His whole worldview is based on a rent-seeking vision of the economy, in which there’s a fixed amount of wealth that can only be redistributed, never grow. It is a worldview that makes perfect sense for the son of a New York real estate tycoon who grew up to be one, too. Everything he has gotten — as he proudly brags — came from cutting deals. Accepting the notion of a zero-sum world, he set out to grab more than his share.
Or as Trump himself put it in a 2007 book:
You hear lots of people say that a great deal is when both sides win. That is a bunch of crap. In a great deal, you win — not the other side. You crush the opponent and come away with something better for yourself.
I don’t believe that Trump truly thinks he can “crush” everyone he deals with — one cannot put together a nearly five-decade business career, even as checkered a one as his — with that attitude. But he does think it’s crucial to be perceived as winning, and he does tend to frame the outcomes of negotiations as binary. In a such a contest, there is no win-win solution that serves both sides’ interests, just a winner and a loser (or an unsatisfactory draw). There are no interests, just positions. This may be a fair depiction of how some parts of the New York City real estate world work. It definitely describes electoral politics, a field in which Trump scored a famous victory in 2016.
Trade, though, is the quintessential win-win endeavor. When you buy something you want from someone who can make it more efficiently than you can, you leave both yourself and the other person better off. This doesn’t mean more foreign trade always leaves every individual in every nation better off, or that nations can’t sometimes use restrictions on trade to gain economic or military advantage. Free-trade boosters too often gloss over these complications. But trade is emphatically not zero-sum. Talking about it in terms of winning and losing, and using trade deficits and surpluses to keep score, as Trump does, almost completely misses the point.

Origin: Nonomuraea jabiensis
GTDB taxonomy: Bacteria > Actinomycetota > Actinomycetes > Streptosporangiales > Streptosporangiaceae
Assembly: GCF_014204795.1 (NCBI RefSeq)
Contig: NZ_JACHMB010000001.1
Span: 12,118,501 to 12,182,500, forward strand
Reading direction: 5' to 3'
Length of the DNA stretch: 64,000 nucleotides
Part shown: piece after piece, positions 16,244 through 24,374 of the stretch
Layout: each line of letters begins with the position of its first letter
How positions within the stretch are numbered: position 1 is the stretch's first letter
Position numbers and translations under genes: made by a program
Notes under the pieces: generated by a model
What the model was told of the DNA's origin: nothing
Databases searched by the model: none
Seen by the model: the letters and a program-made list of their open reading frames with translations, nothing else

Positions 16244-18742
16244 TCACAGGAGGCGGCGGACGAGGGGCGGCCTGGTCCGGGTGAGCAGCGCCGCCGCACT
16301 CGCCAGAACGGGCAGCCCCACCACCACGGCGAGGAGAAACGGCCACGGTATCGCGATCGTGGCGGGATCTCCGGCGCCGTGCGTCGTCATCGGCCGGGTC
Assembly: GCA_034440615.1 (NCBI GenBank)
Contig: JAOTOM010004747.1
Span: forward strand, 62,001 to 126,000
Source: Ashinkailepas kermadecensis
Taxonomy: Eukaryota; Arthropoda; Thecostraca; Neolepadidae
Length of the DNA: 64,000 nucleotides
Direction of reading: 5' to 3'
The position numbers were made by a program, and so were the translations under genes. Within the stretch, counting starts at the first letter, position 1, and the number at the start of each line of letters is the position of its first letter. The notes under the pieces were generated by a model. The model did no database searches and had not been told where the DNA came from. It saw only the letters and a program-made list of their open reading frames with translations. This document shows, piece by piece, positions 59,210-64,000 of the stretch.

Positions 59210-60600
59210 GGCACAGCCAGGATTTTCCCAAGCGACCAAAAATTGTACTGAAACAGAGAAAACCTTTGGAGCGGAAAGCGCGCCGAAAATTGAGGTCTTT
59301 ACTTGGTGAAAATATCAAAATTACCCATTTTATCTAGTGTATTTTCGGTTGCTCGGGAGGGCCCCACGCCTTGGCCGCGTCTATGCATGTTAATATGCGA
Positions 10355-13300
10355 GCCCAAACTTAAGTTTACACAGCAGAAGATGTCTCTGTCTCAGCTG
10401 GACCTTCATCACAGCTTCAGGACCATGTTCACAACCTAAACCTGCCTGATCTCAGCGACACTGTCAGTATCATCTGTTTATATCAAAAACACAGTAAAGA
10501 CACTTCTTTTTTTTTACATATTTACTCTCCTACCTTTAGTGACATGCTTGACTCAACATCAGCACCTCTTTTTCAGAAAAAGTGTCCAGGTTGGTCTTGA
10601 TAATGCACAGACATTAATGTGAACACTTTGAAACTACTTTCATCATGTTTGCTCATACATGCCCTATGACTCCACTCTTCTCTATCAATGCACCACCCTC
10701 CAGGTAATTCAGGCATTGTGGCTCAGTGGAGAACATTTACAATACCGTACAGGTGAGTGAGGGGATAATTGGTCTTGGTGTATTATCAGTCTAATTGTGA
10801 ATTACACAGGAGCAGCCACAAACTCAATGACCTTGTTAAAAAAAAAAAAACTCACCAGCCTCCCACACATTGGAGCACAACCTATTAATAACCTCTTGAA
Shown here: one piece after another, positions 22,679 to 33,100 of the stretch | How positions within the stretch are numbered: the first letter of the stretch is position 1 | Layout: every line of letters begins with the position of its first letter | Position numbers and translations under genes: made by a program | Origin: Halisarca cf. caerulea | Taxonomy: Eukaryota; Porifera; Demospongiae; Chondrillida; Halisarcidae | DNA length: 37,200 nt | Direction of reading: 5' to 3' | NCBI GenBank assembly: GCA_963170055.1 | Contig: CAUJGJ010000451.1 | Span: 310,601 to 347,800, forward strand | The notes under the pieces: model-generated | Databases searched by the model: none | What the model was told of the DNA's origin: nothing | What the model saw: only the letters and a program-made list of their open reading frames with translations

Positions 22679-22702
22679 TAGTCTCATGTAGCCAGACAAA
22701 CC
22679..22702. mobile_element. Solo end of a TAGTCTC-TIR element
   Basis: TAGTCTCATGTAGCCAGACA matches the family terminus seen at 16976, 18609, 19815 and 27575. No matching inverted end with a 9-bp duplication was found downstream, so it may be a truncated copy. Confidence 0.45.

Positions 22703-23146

Along the same lines, a trade war that decreases overall trade volumes — which is what the Trump administration appears to have embarked upon — is highly unlikely to produce any winners in absolute terms, although there may be relative winners. As Australian National University economists Warwick J. McKibbin and Andrew Stoeckel concluded after an economic modeling exercise last year:
Under a trade war scenario, all countries are worse off, some more than others due to their trade exposure. The losses to China, Germany and ‘other Asia’ are some three times larger than for the US.